I had no idea about what music to expect except for that it would be metal. That Sigh cover black metal, avant-garde metal, progressive metal and more was unknown to me; however, before the album was over I could have guessed most of that myself. The music is speedy, melodic, symphonic at times, suggestive of power metal in a spot or two, and holds a fudge ton of progressive and odd bits to make sure that the album never becomes repetitive. One thing I’m very glad to hear is the variety of additional instruments, particularly traditional instruments like koto and shamisen, but also a good variety of other sounds and affects. Flute also figures in prominently in some tracks. The “Heresy” trilogy is the most exceptional moment on the album with distorted vocoder vocals, electronic effects, sounds and voices, and a liberal amount of creative editing used to great effect.

Actually, the whole album very masterfully weaves together such an eclectic melange of metal styles so that crunchy guitars yield to Eastern music for a space, flute delightfully plays along to distortion-enriched power chords, symphonic elements add the extra “umph” to some parts, accordion lends a folk feeling, and traditional Japanese instruments expand the soundscape further. As another reviewer stated, one never can be sure of where the next track will go or what will follow.

I’m not especially a fan of Japanese vocals in any popular music genre because I find them usually too similar in a predictable way. But here, the vocal styles and sounds I would expect from a Japanese metal band don’t remain stuck in a trench. They are principally black metal croaks but joined at times by growls. There are also chanted vocals and rapid fire, staccato utterances. Most of the lyrics are in Japanese for which I’m grateful as I sometimes cringe the way some vocalists struggle with English phonetics. (To give an example from another band, “I cross my heart / I cross my eyes” when “cross” was supposed to be “close”). Yet, to give praise where it’s due, none of the English on “Heir to Despair” has stood out for being poorly pronounced to my ears. Then again, I’ve mostly been enjoying the sounds of the music and vocals and haven’t concentrated on the lyrics.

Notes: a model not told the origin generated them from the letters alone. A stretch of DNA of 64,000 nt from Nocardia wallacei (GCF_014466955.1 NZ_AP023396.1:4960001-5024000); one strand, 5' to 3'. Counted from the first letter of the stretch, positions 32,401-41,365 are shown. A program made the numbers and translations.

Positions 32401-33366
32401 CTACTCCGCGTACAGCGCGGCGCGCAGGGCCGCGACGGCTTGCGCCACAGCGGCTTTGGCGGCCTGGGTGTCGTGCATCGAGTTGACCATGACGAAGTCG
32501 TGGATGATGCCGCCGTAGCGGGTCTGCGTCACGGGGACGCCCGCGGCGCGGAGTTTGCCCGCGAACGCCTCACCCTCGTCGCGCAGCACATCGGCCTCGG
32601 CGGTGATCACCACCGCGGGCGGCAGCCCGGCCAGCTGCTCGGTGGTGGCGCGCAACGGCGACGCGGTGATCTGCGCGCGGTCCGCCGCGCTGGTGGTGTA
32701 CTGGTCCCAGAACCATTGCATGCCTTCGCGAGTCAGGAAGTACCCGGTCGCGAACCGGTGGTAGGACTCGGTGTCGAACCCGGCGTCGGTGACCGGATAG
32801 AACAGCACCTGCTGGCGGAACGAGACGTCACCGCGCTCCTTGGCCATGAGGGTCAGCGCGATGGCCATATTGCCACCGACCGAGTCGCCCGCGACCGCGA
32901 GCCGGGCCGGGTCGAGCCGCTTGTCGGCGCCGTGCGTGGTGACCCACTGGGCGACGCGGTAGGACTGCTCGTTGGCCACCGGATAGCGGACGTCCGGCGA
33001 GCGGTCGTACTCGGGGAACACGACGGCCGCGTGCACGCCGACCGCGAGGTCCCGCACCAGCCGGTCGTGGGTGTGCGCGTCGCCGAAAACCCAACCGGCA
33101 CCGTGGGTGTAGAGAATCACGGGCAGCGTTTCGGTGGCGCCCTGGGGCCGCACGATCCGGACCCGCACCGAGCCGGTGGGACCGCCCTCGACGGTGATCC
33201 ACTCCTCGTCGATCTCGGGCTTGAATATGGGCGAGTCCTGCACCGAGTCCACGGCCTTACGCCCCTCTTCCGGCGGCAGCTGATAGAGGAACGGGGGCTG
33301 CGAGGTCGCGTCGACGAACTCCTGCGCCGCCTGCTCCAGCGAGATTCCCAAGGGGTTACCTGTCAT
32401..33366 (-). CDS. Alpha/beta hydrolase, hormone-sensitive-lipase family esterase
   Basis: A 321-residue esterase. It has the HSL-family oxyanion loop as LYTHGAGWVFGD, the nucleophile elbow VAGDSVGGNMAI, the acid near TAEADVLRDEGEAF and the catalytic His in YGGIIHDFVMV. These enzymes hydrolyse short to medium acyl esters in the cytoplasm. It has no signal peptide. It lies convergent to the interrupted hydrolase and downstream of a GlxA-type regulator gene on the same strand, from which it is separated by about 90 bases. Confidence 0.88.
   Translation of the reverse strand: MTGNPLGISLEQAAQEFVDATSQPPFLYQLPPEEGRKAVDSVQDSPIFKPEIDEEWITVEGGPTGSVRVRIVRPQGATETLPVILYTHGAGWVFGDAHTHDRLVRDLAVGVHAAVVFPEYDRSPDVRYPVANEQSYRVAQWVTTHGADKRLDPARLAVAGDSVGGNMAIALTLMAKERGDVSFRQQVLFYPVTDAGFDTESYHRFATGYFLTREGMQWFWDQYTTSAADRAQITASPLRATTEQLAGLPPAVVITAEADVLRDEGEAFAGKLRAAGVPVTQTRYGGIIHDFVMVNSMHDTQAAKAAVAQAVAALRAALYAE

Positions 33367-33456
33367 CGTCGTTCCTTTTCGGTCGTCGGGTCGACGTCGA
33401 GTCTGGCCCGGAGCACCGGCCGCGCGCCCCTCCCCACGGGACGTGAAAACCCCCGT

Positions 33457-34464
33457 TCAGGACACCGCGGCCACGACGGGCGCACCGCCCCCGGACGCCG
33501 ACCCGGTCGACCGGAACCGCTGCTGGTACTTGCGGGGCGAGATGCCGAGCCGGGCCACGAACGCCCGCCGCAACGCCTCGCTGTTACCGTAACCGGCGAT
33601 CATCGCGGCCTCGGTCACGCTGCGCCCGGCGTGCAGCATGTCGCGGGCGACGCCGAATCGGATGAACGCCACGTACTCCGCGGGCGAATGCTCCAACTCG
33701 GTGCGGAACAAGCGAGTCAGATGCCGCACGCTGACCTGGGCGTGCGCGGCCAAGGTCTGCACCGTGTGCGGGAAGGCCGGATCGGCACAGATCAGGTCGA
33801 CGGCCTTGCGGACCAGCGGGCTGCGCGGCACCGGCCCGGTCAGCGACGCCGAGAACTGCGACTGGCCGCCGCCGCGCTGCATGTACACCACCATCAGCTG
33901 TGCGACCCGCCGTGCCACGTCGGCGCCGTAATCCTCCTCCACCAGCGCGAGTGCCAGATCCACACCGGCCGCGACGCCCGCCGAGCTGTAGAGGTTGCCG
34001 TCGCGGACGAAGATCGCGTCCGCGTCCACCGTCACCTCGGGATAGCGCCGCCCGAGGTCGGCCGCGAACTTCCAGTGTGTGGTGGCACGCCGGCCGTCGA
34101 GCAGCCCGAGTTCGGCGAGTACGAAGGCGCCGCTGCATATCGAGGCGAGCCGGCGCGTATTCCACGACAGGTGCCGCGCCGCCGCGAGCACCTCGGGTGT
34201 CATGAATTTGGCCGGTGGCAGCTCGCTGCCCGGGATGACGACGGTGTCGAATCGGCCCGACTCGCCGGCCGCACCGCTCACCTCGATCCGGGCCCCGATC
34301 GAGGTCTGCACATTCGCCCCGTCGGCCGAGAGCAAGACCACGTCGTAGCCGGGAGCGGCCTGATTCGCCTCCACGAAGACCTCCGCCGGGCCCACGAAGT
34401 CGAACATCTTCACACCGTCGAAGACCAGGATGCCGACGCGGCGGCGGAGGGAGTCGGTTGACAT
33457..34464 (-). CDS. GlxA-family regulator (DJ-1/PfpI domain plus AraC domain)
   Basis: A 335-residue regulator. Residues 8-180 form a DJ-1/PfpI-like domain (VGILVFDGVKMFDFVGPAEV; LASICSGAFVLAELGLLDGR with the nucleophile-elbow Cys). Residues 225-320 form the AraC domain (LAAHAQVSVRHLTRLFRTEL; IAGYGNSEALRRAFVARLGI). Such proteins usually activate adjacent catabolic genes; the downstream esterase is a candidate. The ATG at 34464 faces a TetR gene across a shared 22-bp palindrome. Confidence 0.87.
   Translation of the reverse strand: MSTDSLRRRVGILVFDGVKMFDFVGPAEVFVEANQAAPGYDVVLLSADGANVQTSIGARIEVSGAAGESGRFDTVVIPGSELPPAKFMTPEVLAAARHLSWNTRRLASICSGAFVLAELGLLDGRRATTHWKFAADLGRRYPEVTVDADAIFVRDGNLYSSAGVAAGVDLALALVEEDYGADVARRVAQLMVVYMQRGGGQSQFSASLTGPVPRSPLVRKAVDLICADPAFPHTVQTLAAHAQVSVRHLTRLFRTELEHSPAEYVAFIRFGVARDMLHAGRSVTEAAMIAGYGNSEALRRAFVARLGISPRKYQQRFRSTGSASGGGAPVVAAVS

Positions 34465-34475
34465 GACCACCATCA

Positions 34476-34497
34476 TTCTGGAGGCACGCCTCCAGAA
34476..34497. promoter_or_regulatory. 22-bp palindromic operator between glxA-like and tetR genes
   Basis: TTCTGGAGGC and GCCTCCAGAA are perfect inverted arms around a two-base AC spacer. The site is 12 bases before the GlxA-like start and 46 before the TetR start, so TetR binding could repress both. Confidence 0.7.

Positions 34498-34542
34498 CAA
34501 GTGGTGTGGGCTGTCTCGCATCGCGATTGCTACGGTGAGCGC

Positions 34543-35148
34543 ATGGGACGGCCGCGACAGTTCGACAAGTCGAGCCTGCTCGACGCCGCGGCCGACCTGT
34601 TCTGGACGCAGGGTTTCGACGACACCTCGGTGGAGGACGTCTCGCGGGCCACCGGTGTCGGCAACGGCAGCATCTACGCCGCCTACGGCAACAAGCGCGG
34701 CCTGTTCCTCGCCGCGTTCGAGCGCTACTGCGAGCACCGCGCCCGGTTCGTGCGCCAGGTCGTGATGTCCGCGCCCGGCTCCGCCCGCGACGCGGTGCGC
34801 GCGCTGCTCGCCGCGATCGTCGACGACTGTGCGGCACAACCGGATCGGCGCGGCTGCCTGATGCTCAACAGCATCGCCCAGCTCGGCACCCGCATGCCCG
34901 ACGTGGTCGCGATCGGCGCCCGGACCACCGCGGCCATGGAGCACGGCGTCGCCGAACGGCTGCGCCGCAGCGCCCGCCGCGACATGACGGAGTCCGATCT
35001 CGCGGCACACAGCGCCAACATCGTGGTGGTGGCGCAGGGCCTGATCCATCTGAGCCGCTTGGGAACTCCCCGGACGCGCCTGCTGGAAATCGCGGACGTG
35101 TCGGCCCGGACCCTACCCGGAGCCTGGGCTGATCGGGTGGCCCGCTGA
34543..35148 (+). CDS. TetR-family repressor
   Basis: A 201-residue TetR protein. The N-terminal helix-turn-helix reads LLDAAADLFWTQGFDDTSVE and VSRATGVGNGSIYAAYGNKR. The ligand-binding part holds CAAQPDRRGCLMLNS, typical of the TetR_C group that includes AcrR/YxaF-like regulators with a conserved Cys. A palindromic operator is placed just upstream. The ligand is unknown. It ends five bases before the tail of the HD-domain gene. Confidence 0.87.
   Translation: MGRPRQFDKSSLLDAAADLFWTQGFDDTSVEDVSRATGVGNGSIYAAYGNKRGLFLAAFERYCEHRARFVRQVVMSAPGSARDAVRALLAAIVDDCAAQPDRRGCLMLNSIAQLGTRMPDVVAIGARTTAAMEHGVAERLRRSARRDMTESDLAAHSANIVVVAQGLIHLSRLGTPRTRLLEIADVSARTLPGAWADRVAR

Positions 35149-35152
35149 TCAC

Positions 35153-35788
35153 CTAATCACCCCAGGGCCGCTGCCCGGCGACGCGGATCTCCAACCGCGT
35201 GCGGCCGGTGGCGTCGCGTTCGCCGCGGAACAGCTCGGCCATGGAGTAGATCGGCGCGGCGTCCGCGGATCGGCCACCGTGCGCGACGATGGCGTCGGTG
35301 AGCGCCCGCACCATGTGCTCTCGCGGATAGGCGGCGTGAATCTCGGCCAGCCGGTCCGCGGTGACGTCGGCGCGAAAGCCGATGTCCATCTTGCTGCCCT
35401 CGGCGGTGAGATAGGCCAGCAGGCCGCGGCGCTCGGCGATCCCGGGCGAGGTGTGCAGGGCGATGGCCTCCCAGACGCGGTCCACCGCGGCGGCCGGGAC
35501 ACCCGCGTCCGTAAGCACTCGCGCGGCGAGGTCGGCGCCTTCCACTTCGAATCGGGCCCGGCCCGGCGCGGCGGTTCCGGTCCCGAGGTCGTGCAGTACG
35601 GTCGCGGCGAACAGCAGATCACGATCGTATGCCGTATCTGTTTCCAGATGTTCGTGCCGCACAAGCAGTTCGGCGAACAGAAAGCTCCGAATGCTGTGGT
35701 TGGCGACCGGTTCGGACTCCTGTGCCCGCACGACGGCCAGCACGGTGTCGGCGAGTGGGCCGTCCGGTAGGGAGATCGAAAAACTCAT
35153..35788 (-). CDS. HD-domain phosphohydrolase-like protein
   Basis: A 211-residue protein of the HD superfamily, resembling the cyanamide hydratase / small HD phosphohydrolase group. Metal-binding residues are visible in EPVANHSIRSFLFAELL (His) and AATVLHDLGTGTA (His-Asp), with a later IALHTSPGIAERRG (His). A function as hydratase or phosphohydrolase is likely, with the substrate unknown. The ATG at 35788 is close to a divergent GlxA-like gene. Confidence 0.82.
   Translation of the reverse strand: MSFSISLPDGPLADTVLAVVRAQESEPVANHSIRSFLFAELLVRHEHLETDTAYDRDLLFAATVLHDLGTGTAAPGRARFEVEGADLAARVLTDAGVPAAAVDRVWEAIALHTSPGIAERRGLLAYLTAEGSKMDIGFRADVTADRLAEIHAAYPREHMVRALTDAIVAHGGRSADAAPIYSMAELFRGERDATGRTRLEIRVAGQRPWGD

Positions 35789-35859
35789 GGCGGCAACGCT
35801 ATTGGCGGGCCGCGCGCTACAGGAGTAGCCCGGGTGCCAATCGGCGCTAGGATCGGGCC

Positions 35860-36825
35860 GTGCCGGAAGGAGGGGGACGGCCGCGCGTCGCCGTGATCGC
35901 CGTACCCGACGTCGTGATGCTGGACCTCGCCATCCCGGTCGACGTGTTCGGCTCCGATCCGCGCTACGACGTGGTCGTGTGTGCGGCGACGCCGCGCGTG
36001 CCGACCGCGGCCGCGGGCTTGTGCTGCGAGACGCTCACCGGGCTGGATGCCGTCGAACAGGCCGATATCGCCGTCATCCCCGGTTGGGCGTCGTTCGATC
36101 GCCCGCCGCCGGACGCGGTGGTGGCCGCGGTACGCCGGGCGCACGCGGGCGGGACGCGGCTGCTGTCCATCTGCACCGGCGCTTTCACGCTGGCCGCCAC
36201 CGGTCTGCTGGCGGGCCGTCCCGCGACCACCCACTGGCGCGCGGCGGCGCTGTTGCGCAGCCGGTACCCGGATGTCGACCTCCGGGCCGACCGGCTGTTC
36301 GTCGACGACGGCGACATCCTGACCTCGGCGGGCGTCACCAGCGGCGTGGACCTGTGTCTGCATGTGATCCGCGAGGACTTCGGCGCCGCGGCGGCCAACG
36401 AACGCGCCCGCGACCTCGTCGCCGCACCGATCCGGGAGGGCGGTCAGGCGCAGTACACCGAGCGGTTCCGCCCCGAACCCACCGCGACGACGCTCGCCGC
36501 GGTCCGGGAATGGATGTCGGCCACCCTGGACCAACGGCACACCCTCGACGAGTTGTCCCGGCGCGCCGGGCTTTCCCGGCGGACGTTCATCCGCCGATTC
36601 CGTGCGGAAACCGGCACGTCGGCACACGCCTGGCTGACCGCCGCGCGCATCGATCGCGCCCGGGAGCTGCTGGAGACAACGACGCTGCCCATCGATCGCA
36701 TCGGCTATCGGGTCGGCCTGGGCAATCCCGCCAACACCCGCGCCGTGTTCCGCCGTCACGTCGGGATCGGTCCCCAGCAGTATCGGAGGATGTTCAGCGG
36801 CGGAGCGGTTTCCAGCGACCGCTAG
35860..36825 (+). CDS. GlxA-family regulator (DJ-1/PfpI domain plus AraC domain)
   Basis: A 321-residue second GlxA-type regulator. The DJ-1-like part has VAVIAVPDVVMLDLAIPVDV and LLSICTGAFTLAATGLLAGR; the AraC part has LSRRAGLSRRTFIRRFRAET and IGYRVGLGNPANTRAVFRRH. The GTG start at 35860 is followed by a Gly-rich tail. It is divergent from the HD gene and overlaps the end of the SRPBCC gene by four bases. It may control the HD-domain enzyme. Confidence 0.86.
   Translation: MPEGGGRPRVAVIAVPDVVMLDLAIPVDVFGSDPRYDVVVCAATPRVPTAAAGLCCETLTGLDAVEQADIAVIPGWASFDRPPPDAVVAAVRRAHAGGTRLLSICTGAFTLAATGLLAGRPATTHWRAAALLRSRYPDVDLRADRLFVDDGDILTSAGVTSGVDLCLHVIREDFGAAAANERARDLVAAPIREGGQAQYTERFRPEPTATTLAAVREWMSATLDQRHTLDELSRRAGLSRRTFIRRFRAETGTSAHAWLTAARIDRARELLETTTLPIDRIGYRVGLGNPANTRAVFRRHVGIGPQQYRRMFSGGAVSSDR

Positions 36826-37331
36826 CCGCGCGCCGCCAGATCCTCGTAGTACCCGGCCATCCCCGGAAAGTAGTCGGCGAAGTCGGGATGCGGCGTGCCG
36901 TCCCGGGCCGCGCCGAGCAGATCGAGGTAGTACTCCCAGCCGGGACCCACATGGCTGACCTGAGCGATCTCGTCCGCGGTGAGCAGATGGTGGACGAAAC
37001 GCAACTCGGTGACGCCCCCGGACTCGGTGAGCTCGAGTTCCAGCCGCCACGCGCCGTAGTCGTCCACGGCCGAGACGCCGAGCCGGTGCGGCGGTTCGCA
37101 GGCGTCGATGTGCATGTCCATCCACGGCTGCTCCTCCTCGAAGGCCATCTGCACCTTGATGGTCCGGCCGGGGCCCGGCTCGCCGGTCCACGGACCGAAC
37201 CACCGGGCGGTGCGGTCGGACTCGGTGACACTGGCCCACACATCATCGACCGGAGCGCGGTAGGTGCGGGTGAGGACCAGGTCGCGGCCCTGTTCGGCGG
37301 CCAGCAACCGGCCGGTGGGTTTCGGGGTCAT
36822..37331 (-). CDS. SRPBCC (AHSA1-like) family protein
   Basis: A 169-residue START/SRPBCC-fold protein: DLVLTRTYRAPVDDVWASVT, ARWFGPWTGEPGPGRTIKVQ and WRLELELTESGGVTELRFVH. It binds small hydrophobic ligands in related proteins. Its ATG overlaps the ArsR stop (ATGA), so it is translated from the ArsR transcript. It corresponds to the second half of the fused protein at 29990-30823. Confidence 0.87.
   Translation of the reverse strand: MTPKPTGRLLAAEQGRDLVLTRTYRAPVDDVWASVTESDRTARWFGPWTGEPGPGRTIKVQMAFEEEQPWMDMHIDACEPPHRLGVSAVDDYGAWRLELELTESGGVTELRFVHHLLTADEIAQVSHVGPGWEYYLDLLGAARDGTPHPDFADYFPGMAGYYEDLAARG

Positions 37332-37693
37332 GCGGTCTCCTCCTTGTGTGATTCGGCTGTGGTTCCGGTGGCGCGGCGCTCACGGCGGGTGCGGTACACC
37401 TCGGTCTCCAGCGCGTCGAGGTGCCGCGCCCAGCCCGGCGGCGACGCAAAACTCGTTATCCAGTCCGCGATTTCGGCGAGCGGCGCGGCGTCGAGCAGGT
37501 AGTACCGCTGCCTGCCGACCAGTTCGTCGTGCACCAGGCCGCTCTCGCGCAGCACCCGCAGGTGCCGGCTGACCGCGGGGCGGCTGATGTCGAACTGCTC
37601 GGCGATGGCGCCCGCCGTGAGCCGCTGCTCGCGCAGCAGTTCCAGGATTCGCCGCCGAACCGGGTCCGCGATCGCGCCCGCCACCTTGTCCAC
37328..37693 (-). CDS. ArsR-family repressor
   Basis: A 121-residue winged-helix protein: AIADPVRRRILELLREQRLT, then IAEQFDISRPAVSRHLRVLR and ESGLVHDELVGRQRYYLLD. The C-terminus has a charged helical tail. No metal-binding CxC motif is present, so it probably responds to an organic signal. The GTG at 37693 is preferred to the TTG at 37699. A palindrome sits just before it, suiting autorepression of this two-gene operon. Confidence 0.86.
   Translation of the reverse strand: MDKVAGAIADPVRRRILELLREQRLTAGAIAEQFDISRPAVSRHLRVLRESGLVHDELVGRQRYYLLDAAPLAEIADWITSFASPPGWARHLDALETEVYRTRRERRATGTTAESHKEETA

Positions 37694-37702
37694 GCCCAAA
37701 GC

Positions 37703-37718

Having never heard any other Sigh albums, I have nothing to compare this to. But I’m very impressed with the package presented here. I love an album of creative and diverse musical approaches, and the recording quality captures all the band’s efforts really well. It’s a delight to listen to this album!

VIRGIN STEELE The Black Light Bacchanalia